The irony could scarcely have been greater. There he was on the world stage at the COP26 climate change summit in Glasgow lecturing China and others on their tardiness in consigning fossil fuels to the dustbin of history. But in almost the same breath, President Joe Biden was urging Saudi Arabia and other OPEC members to increase their production of oil and gas so as to lower energy prices and reduce the pressure on inflation. You cannot have it both ways, yet as it turns out, Biden is as much a cake-and-eat-it man as Boris Johnson.
If nothing else, the apparent contradiction in aims highlights a basic truth about “Big Oil”; like it or not, the world remains overwhelmingly dependent on hydrocarbons for its energy needs; however fast we invest in alternatives, that’s not going to change for some time to come.
The world will be dependent on Big Oil for some time to come. Credit:AP
Both of Britain’s oil majors, BP and Shell, have ambitious plans to transform themselves into clean energy enterprises, yet to the fury of Extinction Rebellion activists, the bulk of their investment is still heavily focused on oil and gas. As it is, they are arguably not investing nearly enough to sustain production of hydrocarbons for as long as they will be needed.
Since the start of the pandemic, ongoing global investment in energy has fallen by around a third. According to some estimates, it is running at approximately half the level needed to power a world economy that is firing on all cylinders. The deficiency is at its most acute in hydrocarbons, where the proselytising pressures for divestment have become almost irresistible.
Nor has investment rebounded in the way it normally would in response to higher prices. With their climate change agendas, governments are perilously close to imposing a hugely costly energy crisis on themselves. Investment in alternatives is still nowhere near the critical mass needed to fill the growing gap being left by old and dependable energy sources.
“If you take away supply, but demand does not change,” Bernard Looney, chief executive of BP, said this week in response to calls to halt further North Sea drilling, “all that happens is that prices go up.” By curtailing emissions within the UK, we merely export them to places that are less choosy, notably China, whose economies benefit at our expense. It’s a high price to pay for virtue.
Today’s surge in oil and gas prices would historically have been mirrored in the share prices of the oil majors. The fact that it largely hasn’t been is not primarily about an industry in terminal decline. There is plenty of money to be made from time-limited runoff, as the growing brigade of “vulture funds” and activist investors stepping in where mainstream investment institutions increasingly fear to tread, readily appreciate.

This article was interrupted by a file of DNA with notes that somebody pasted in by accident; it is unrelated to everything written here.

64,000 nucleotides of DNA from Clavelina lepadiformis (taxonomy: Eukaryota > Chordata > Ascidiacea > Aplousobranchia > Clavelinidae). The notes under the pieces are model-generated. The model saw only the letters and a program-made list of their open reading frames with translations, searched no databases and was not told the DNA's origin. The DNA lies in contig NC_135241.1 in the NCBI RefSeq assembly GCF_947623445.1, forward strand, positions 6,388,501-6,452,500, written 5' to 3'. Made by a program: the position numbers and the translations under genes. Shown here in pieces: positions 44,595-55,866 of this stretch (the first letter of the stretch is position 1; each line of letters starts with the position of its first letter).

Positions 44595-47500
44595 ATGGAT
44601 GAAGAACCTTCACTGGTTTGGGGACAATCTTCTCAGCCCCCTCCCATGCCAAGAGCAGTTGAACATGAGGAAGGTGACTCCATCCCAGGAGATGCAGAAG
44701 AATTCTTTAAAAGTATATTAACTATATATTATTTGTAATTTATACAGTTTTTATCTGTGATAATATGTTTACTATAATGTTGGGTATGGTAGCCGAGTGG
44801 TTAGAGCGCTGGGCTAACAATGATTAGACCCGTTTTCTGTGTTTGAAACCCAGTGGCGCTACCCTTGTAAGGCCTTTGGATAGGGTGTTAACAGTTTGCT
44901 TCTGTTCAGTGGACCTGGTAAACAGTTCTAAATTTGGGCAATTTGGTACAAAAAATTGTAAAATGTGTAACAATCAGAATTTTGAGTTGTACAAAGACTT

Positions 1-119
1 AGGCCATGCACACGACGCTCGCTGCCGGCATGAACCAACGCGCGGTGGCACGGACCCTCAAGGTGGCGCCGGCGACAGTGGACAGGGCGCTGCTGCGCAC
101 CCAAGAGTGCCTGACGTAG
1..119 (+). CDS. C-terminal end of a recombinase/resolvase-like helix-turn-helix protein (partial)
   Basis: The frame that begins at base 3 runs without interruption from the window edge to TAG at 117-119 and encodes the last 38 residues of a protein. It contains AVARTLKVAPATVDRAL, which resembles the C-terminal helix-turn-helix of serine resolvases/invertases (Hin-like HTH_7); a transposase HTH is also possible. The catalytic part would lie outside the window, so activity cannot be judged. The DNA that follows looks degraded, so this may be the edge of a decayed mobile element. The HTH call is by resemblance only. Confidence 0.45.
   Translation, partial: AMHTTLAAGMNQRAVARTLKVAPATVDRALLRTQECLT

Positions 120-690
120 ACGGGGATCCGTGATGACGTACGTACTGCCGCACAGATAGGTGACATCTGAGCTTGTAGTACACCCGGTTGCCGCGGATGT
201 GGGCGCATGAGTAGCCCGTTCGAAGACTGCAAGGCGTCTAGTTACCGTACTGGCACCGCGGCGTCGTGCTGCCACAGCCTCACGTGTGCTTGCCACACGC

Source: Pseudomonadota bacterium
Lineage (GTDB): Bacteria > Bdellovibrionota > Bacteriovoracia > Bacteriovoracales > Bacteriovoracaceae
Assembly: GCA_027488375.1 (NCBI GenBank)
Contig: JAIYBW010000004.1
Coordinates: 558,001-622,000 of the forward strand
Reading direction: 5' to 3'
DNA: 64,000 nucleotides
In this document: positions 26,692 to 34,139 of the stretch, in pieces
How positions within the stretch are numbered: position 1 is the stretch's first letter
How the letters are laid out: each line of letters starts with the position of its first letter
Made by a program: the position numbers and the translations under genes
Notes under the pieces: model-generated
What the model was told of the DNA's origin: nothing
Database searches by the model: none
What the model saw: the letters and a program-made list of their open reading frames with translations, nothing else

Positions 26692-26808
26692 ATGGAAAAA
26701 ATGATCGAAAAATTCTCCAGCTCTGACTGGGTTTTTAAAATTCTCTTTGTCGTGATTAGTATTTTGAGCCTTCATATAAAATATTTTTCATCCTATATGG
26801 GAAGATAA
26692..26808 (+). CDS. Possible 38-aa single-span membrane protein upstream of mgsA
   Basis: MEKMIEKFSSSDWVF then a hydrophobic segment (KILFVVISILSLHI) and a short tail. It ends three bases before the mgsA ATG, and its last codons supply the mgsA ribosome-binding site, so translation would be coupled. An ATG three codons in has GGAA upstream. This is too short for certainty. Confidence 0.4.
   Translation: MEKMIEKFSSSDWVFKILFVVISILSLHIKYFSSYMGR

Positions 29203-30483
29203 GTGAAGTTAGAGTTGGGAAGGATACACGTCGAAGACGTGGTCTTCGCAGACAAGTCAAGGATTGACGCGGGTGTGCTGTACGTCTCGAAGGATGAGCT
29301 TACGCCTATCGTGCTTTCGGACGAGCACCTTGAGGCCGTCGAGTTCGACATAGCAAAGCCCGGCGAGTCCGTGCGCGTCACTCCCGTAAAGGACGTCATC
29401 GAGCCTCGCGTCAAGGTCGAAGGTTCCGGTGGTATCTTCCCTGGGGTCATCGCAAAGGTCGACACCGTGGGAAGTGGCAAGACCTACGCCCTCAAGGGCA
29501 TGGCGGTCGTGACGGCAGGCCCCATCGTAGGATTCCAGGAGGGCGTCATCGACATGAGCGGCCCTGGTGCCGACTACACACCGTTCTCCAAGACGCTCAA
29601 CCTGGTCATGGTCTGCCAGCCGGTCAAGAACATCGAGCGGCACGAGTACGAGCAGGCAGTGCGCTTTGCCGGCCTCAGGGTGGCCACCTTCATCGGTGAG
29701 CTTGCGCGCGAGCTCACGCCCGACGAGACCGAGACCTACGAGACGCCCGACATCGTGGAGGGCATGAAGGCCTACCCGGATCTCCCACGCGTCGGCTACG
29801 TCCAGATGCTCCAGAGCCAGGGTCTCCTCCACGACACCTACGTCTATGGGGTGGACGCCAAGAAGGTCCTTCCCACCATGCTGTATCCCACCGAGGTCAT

Rather it is that the likes of BP and Shell have become pariah companies, and are shunned accordingly in much the same way as the tobacco giants were 20 years ago; once a core holding for any pension or investment fund, few mainstream money managers any longer want anything to do with them.
As with tobacco, their place is increasingly taken by the less squeamish at rock bottom prices. But despite the superficial parallel, there is a key difference. Tobacco is an indulgence. However much we might wish it otherwise, oil and gas will long remain our primary source of life enhancing energy.
And yet the industry is being driven underground by politicians and regulators too cowed to stand up to the hysteria of the climate-change activists. The enemy within is almost as bad as the holier-than-thou pressures from without; oil company boards, together with those of their bankers, are these days stacked with well-meaning do-gooders more focused on bowing to the campaigners than the demands of shareholder value.
The history of companies that attempt to jump from one horse to another is not good. Nearly always, value ends up destroyed. Virtually all past attempts by BP at “green investment” have failed.
Managements should stick to what they know, however unfashionable it might have become. Vulture funds trying to force Shell’s directors to divest itself of its renewables arm, and refocus on the old endeavour of cash generative hydrocarbons, have got a point. The collective judgment of millions of investors on where to put the money generated by oil industry runoff is likely to be a good deal better than that of those clambering aboard a politically directed bandwagon.
Rishi Sunak, the Chancellor, dreams of making the City of London the green finance capital of the world, threatening to delist companies that don’t comply with net zero targets. I imagine that this will have the very opposite effect to the one intended. Rather than acting as a magnet, it threatens a mass exodus of companies to less demanding jurisdictions, or into the hands of secretive private equity.
Boris Johnson believes the green transition offers the chance of economic rebirth. I hope he is right. Just as likely it marks another staging post in self-inflicted Western decline. You go first, says China, hoovering up the world’s productive capacity as it goes.
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